If you plan to top a bunch of cabinets with crown molding, a jig makes it far easier to make accurate cuts on a miter saw. The jig is relatively simple: screw or nail two boards together to form an "L" and create a 90-degree angle, emulating the 90-degree corner where the top of the cabinet and ceiling would meet if the vertical cabinet face reached the ceiling.

The bottom board on the jig emulates the ceiling, while the vertical board nailed to the back of it emulates the cabinet face. Each jig board should be the same length, generally 3- to 4-feet long or a length that's convenient for your work space when cutting the molding. Keep the nails or screws away from the center area of the jig, which is where the saw blade cuts.

Place a piece of sprung crown molding into the jig upside down, so that the part meant to rest close to the ceiling sits on the bottom board and the part designed to touch the top of the cabinet rests along the perpendicular board. The design or visible face of the molding faces you. Clamp the molding to the perpendicular board in several places, mark a line where the molding ends on the bottom board of the jig and then screw a wood strip in place along this line to serve as a stop for the molding.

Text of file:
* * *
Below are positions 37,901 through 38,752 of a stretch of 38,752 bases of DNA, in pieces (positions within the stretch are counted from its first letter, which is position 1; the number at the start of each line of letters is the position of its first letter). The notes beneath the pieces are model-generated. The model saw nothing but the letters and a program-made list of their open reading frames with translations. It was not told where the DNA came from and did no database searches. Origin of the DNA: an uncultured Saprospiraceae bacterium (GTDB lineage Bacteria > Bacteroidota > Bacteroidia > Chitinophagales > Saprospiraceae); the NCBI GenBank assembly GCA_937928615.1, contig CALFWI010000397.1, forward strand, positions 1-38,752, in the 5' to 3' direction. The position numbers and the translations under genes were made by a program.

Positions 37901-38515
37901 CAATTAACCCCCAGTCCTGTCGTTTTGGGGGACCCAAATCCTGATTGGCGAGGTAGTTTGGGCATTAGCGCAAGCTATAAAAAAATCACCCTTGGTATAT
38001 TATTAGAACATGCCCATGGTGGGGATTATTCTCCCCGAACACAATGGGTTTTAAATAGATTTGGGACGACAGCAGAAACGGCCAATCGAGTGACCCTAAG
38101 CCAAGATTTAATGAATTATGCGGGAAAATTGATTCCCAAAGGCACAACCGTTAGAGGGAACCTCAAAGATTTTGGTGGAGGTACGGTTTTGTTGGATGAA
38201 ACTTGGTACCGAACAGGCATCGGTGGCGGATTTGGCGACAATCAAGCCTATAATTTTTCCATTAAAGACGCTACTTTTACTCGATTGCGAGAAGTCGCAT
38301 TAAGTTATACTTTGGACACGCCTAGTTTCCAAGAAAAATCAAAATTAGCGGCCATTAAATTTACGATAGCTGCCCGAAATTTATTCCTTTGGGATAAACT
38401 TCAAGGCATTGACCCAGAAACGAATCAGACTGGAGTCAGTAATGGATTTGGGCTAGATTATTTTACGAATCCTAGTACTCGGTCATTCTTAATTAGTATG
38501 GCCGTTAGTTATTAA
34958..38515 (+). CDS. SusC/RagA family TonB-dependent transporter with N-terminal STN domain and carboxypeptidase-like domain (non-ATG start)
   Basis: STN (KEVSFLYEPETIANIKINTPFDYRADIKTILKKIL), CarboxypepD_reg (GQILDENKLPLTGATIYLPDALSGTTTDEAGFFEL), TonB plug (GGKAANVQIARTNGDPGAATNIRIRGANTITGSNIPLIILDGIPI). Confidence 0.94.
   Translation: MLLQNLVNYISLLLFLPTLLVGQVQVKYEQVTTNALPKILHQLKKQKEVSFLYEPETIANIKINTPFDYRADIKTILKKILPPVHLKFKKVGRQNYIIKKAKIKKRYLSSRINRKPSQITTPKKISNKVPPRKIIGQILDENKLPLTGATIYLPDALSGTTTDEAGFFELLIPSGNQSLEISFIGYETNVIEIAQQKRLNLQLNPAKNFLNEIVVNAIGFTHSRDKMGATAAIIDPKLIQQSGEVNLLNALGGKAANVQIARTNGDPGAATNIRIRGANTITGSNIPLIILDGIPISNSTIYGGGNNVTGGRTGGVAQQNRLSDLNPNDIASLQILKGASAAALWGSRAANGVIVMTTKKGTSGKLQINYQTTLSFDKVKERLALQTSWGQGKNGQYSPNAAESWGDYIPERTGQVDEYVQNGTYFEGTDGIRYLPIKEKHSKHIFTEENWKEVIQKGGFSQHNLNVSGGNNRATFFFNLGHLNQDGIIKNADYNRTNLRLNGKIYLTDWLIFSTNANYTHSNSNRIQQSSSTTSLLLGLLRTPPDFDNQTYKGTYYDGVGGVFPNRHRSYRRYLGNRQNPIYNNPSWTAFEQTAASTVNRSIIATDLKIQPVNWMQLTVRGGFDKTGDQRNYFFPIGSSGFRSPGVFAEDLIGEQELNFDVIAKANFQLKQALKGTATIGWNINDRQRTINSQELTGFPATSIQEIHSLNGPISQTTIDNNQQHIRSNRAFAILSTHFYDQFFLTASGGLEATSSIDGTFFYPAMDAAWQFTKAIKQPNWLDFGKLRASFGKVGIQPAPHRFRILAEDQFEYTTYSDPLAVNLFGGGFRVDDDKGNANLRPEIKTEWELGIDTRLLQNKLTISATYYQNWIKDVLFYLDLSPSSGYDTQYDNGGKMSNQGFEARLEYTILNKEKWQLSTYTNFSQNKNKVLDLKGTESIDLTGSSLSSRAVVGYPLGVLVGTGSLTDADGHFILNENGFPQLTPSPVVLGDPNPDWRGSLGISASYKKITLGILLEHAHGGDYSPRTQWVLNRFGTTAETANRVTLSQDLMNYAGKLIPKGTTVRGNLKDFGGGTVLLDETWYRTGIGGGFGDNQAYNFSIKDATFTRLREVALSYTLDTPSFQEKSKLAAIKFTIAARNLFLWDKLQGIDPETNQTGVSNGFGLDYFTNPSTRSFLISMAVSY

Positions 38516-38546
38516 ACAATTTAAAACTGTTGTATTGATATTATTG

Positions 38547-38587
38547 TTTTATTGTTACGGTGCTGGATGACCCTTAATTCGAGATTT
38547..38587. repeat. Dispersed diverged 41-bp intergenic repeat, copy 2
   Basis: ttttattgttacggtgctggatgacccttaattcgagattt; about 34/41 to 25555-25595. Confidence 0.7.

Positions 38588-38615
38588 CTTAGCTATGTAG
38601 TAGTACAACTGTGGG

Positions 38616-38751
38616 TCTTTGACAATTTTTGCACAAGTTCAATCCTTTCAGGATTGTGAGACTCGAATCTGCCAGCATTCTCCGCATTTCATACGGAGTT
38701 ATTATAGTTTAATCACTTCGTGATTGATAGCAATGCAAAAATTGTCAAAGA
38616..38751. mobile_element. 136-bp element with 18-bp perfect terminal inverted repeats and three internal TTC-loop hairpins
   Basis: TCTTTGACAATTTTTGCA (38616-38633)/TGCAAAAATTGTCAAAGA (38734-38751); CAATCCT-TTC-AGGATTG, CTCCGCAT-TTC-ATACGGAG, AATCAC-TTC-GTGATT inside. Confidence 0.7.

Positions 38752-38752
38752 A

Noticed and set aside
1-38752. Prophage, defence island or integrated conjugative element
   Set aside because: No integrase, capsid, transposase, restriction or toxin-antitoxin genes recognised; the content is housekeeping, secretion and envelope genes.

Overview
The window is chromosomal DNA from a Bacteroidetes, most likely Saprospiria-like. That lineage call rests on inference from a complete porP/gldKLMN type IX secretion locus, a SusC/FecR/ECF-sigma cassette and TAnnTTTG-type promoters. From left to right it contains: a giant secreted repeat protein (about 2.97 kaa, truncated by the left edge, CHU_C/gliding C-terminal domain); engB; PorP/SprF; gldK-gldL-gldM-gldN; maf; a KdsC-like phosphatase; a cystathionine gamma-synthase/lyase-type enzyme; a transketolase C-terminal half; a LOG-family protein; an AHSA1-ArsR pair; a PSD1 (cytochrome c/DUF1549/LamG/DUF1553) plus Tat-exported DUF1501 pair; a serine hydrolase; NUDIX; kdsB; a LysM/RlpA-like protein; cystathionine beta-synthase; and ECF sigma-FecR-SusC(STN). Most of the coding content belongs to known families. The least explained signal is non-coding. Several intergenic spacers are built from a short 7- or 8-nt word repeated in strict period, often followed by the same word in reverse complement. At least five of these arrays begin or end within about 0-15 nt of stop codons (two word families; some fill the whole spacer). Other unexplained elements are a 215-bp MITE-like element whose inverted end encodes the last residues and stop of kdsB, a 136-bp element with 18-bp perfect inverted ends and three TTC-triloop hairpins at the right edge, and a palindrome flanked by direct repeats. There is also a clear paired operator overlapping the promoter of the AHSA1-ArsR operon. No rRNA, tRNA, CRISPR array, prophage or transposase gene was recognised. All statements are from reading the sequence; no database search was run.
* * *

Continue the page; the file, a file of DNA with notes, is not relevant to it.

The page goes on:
Using a jig to cut crown molding ensures straight, seamless edges.
Image Credit: Valeriy_G/iStock/GettyImages

Once assembled, every piece of molding you plan to cut will fit easily in the jig, whether for straight or angled cuts. This ensures accuracy when cutting and lining up the pieces atop the cabinets. Your first few cuts of molding may slice through parts of your jig, but that's OK.

Measuring Angles for Corners

The trickiest part about installing crown molding is measuring and cutting the angles properly so the pieces line up as they should atop the cabinets. Remember when cutting that the molding always fits vertically and upside down with the visible face facing you into the jig. Also remember that the true bottom edge is the edge that should match the length of the cabinet to which it attaches. The top part is likely a bit longer due to the angles involved.

When cutting outside corners, set the miter at 45 degrees to the left to cut the piece that fits on the left side of the cabinet. After cutting, the piece on the right is the piece to install. To cut the board for the right part of the outside edge, set the miter 45 degrees to the right. Pressed together, these two pieces will make a perfect 90-degree corner. Then, save and install the piece to the left of the cut, according to a handy chart from DEWALT.